‘Before I Go To Sleep’ by S. J. Watson has been one of this year’s most talked about thrillers. The plot centres around Christine who wakes up every day not knowing where she is, who her husband is or what has happened in the last twenty odd years of her life. With her memories of the day being erased every single night, who can she trust?
The concept of memory loss is an interesting one and if it is done convincingly, like in the film ‘Memento’, it can be highly intriguing and enthralling. The first part of the novel seemed very promising. However, as I was reading the book, I found myself wanting to pick holes in the situation that Watson presents to us. For a start, Christine’s journal entries are too detailed to be plausible and are still written in the style of a novel (who has time to write 20+ pages in a day with complete dialogue?). The fact that nobody checked up on Christine after she was discharged from hospital is also barely believable (but then S. J. Watson did work for the NHS so maybe the catalogue of failings in Christine’s care is based on truth…).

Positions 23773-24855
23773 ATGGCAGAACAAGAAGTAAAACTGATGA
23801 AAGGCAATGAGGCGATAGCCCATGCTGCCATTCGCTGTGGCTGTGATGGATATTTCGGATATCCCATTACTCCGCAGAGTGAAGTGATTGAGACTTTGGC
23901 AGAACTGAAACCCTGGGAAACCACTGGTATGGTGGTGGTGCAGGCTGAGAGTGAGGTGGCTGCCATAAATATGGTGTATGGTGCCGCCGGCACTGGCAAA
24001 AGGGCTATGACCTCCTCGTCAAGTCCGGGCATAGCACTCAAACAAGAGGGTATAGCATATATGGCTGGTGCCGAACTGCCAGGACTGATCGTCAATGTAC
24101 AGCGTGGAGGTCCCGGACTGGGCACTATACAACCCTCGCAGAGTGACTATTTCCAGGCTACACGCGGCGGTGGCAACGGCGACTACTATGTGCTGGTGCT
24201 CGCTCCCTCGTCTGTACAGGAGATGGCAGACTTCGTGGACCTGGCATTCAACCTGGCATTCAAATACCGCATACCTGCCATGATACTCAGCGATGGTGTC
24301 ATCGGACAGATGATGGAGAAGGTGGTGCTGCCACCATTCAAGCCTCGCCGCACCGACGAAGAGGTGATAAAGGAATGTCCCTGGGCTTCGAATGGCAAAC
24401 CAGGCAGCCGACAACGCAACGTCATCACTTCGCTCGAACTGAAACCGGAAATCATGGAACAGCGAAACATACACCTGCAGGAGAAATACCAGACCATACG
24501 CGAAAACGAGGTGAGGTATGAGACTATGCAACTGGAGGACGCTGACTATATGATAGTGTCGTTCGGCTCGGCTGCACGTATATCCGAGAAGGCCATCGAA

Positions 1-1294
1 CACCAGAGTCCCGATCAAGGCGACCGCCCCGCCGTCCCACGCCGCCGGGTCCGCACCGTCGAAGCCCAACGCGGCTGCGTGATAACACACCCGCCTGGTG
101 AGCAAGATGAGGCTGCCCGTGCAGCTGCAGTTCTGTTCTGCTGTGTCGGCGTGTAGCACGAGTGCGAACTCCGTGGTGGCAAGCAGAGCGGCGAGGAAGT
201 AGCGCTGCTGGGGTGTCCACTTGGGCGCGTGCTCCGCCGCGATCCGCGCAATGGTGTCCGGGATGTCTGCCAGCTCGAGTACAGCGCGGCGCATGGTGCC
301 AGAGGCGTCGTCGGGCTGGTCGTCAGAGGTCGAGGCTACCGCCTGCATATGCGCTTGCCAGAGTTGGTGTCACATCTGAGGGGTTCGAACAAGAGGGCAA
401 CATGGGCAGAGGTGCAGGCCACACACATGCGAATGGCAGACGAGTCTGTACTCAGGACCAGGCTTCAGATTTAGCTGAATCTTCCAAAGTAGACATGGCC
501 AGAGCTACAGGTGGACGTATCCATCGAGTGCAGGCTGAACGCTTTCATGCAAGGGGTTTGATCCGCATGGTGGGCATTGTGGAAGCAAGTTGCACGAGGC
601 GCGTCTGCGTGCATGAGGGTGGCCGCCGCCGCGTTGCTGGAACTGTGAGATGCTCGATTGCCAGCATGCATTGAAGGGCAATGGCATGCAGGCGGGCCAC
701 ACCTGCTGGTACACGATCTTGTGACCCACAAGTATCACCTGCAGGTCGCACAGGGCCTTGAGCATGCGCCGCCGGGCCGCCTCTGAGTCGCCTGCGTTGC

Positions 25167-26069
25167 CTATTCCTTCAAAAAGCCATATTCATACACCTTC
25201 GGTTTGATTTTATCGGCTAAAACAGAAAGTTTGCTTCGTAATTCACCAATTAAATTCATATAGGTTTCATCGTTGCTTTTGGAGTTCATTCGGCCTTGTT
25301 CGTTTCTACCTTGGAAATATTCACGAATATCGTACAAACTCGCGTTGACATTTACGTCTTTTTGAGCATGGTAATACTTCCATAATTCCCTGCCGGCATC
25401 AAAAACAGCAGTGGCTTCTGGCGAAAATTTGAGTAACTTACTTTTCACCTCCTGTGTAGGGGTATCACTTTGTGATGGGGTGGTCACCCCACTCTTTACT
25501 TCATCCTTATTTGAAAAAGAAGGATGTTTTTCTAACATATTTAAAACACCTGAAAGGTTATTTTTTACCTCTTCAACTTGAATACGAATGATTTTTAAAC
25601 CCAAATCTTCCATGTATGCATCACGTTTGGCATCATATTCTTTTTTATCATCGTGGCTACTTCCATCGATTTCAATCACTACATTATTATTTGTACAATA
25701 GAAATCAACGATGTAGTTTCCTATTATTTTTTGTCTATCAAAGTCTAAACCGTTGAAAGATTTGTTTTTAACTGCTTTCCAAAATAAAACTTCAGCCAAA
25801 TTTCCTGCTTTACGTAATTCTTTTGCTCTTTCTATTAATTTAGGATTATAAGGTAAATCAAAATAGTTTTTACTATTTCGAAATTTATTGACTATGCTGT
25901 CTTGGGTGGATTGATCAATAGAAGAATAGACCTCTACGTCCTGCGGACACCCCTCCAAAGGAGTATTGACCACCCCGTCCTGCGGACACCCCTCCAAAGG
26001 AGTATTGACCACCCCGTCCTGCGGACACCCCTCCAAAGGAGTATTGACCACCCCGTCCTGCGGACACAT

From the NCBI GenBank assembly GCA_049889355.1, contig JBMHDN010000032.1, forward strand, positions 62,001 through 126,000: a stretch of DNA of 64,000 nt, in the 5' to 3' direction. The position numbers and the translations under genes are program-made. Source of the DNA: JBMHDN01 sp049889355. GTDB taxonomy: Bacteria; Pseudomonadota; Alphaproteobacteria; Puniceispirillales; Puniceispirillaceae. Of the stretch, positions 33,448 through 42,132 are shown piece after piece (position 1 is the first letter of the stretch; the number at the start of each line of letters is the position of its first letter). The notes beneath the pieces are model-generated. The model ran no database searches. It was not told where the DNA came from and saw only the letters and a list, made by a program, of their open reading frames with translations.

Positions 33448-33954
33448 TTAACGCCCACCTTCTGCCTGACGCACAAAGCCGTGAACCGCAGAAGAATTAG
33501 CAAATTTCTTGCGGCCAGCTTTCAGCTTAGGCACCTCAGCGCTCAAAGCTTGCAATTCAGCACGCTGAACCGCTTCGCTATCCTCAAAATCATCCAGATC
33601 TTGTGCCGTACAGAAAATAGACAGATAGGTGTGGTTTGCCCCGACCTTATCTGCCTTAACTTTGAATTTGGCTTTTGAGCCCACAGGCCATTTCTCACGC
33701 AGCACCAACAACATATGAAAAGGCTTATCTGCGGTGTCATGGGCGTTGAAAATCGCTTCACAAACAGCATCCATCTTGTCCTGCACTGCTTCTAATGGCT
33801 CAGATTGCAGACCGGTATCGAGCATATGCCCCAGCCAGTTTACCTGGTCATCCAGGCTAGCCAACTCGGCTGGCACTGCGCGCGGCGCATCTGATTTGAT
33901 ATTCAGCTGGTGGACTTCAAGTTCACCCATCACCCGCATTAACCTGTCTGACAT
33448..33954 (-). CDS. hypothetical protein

The writing was a little bland and there was little that was either interesting or likeable about any of the characters. I suppose this is all part of the confusion that Christine must feel when she has to relearn who they are every day but it means that the characters are never allowed to really develop. Also, when reading a thriller, I would expect the pace to be set fairly fast but in this book it just wasn’t because Christine has to go over everything again the next day. Whereas repetitiveness can be charming in ‘Groundhog Day’, it rarely works in a book. However, the suspense was maintained enough so that I did want to find out what happened to the characters at the end. After all, the novel is a psychological thriller and if you allow yourself to ignore the plot holes, you will be just as manipulated as Christine about who she can trust.